Consider investing in a children’s CD and treat them to their kind of music for an hour, engage with them in song, be goofy and have fun with them.
Plan for stops.
It’s unrealistic to expect a long car ride without having to stop, and just not fair to the kids.
Build time in your schedule for multiple stops and opportunities to get a break from the car. Give kids some space to move around and burn up restless energy. Don’t make it a chore; DON’T RUSH THEM – if you can plan on stopping to see unique sights on the way, a popular park, or even just take advantage of the green space at rest areas along with the way, do it.
I always plan for a picnic lunch, so we aren’t in a rush, and this gives the little ones extra time to reset before getting back into the car.
Spend time in the backseat.
Not doable if you’re traveling solo (sorry!) but for everyone else, plan on having Mom or Dad spend a little time hanging out in the backseat.
Children love the one-on-one attention.
You can play games, read a book, or point out stuff along the way. Do this at a time when they are already in a fun, playful mood. If they see you heading to the backseat when they are fussing, they’ll use it to get your attention and you might regret it the rest of the drive.
It’s not a bad idea to keep a small box with a couple of new toys in the backseat, they’ll be plenty of time to check them all out but also remember, Hugs go a long way.
Change it up or swap out if you can.
If you’re traveling with extended family or in a group, and you have separate vehicles, let the kids ride with grandma and grandpa for a while.
Children love getting that special time with their grandparents / cousins / friends and it gives them new scenery and new faces to interact with. This can give you both a much-needed break where you can enjoy a little peace and quiet or even snag a few minutes of shut-eye.
Keep supplies nearby and accessible.
Oh, I remember the frustration of having to unload half of the trunk to dig through luggage to find that one specific thing. Trust me when I say, this is a hassle you do not need! Avoid this nightmare by keeping necessities nearby. Consider keeping diapers, wipes, a change of clothes, snacks and water all within reach. It’s so much better to be over prepared than trying to come up with something in the heat of the moment with a cranky child.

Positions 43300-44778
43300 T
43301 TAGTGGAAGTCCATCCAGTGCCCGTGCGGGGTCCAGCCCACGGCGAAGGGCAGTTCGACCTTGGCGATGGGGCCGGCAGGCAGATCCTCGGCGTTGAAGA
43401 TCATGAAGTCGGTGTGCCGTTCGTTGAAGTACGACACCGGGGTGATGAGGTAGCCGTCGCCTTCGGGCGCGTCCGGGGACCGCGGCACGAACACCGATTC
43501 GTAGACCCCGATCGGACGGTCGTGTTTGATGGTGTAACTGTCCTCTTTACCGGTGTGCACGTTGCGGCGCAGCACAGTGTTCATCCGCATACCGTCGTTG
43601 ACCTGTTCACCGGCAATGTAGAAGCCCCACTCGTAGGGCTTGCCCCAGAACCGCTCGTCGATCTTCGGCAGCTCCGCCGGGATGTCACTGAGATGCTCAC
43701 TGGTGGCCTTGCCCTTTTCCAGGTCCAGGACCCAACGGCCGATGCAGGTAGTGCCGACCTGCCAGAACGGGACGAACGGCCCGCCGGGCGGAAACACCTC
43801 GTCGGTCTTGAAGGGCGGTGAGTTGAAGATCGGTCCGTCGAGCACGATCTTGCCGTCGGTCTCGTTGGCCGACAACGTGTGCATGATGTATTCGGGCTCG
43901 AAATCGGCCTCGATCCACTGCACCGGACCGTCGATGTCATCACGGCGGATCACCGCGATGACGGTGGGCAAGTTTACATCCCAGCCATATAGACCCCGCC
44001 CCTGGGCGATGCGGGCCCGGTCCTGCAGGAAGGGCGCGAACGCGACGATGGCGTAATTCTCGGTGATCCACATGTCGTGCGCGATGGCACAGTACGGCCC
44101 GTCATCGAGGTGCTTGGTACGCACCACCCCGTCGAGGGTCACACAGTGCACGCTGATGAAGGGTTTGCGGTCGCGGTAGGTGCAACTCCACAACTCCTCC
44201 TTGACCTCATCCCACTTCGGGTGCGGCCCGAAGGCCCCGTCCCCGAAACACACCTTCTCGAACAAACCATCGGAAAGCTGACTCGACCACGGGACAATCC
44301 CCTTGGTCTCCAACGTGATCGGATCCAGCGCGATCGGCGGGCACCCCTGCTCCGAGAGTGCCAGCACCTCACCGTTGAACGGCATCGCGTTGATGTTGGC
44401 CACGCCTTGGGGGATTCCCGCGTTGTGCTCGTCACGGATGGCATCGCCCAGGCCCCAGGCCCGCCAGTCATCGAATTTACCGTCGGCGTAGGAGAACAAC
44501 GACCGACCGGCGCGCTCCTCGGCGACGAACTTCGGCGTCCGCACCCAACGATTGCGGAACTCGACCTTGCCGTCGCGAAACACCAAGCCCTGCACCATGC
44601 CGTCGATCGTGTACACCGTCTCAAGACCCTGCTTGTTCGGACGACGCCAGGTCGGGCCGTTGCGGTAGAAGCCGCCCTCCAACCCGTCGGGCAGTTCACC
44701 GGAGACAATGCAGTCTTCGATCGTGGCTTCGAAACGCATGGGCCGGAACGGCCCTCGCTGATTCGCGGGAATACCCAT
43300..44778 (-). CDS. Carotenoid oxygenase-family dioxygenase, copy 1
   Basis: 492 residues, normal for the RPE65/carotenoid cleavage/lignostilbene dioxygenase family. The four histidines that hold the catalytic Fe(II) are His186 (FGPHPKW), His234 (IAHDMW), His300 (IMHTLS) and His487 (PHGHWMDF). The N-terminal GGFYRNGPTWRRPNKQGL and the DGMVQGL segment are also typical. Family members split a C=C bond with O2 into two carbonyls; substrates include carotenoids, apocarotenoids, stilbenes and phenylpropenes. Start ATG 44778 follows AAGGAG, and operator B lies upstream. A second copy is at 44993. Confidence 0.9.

I always put the kiddo’s stuff in the car last, just in case – and often at my own feet so I can reach everything to pass around without having to stop the car.
I’m a planner myself but when you have children you have to be flexible. With kids plans often change, be prepared for it. Children will need to use the bathroom or get a diaper change,
They’ll get tired and frustrated being trapped in a car, they’ll get hungry, bored, and irritated; expect that.
Allow for changes in your schedule, if your child is sleeping drive further instead of stopping as planned. (I always recommend getting as far in the drive as you can while they are sleeping!) If they’re really struggling, fussy, and having a hard time you might have to stop earlier than you wanted. You might want to consider staying overnight at a hotel or even taking a long break along the way to enjoy an indoor pool, a lake, or a park. You have much better odds of a great road trip if you go into it being adaptable.
No matter what happens keep your stress and emotions in check, if you get frustrated, I promise your child will too.
Embrace your inner child.
Your mood sets the tone for the entire family, including the little ones.
Be willing to step outside your comfort zone and will yourself to act a little silly. Be playful; sing, dance, make goofy faces, tell jokes, or play car games or pretend. Tell yourself nothing is off the table!
You want your child to have a successful road trip and have a good time, let ‘em! Show them how it’s done. Help your children navigate a long, difficult drive by gifting them the best, joyful version of yourself.
Whatever your reason for taking a long road trip with a toddler, it’s important that you leave at the right time, pack accordingly, and start out with a flexible and positive attitude.
It took me a couple of trips before I got it all figured out, you’ll get the hang of it too. Children will surprise you. With a few adjustments and a little preparation, you’ll find that a successful, and good road trip is possible even with young children.